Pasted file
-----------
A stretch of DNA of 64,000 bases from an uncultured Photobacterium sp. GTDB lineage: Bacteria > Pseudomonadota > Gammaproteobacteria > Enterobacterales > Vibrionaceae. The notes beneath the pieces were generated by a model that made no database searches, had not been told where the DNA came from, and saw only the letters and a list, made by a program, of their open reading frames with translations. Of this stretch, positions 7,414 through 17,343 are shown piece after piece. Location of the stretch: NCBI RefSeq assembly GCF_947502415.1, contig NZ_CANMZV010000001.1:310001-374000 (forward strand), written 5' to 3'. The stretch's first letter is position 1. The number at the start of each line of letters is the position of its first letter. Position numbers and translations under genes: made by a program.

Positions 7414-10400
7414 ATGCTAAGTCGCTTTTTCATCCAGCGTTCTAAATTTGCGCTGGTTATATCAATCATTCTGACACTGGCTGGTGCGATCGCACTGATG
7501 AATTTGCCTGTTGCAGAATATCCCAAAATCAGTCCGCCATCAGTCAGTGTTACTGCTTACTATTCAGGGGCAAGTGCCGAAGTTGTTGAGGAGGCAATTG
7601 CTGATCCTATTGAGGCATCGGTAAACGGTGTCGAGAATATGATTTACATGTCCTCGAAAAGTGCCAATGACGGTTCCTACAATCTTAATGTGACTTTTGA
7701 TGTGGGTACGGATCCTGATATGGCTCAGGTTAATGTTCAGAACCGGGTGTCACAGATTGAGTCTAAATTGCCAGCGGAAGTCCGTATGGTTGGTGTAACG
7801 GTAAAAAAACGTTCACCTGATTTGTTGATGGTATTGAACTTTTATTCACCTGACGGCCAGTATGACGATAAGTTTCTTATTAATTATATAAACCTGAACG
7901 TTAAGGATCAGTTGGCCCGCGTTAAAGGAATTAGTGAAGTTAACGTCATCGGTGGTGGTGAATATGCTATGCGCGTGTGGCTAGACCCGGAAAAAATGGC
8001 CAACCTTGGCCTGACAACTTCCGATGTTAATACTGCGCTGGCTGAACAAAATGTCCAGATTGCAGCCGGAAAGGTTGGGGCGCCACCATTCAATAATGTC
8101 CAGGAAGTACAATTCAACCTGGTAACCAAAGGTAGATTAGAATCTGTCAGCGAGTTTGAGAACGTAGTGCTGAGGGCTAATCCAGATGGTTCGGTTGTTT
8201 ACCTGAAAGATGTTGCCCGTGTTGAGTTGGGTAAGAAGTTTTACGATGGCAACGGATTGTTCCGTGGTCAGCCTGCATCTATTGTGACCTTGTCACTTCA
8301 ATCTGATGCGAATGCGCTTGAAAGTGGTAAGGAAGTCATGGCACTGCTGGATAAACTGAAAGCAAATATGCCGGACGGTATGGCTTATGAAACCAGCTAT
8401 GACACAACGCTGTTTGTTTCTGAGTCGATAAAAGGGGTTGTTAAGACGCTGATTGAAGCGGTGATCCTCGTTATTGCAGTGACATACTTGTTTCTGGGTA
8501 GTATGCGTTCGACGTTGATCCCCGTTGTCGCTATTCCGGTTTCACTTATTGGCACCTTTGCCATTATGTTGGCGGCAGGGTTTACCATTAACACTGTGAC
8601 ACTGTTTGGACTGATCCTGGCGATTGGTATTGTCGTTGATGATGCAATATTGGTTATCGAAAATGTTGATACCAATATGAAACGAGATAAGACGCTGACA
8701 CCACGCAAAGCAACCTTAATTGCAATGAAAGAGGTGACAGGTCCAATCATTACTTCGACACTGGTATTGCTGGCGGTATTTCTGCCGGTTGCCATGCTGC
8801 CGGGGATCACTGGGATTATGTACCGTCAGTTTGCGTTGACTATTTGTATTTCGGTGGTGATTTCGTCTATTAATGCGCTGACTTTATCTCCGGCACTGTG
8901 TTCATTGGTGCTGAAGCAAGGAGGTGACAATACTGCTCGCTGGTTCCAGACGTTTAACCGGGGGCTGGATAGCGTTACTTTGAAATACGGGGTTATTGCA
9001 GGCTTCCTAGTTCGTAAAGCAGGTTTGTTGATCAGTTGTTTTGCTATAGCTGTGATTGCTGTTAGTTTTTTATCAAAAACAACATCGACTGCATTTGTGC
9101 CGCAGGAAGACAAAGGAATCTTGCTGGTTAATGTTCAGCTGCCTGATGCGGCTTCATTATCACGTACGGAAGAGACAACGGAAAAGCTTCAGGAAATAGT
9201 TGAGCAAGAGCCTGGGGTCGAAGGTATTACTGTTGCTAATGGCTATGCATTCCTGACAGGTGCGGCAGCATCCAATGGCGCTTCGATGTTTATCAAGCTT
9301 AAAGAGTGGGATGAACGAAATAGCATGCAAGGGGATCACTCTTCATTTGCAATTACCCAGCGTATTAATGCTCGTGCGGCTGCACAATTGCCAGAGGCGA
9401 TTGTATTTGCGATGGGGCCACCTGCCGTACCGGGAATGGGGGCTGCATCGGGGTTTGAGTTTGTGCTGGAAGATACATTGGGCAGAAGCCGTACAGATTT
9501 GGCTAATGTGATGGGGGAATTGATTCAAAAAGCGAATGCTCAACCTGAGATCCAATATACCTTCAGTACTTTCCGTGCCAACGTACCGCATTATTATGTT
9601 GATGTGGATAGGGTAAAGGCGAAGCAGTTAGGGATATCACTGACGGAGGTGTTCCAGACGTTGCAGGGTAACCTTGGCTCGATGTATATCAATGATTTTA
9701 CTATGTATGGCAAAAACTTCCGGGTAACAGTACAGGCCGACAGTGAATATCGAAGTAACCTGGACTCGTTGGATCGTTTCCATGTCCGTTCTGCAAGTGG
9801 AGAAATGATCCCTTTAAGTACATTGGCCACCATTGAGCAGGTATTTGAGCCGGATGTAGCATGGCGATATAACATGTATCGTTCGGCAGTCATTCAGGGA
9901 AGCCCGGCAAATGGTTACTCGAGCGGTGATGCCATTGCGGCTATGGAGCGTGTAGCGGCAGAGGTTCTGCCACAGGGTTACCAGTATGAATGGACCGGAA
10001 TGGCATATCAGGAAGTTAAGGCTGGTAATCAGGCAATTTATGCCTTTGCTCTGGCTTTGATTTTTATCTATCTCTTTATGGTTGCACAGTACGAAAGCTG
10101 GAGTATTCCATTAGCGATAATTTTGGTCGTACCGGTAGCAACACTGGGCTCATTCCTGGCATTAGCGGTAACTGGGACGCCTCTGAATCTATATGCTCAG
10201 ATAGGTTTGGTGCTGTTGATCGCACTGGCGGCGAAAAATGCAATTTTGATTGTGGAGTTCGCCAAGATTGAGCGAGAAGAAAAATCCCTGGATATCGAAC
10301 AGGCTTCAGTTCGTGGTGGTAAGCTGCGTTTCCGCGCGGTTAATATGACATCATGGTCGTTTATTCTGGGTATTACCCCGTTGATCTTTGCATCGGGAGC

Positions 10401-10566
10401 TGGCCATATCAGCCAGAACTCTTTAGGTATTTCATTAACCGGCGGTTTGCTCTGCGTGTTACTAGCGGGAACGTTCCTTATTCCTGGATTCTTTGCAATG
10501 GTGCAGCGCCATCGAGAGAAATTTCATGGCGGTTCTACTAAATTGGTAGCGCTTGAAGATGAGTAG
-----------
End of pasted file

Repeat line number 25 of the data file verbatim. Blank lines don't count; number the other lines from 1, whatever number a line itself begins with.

9601 GATGTGGATAGGGTAAAGGCGAAGCAGTTAGGGATATCACTGACGGAGGTGTTCCAGACGTTGCAGGGTAACCTTGGCTCGATGTATATCAATGATTTTA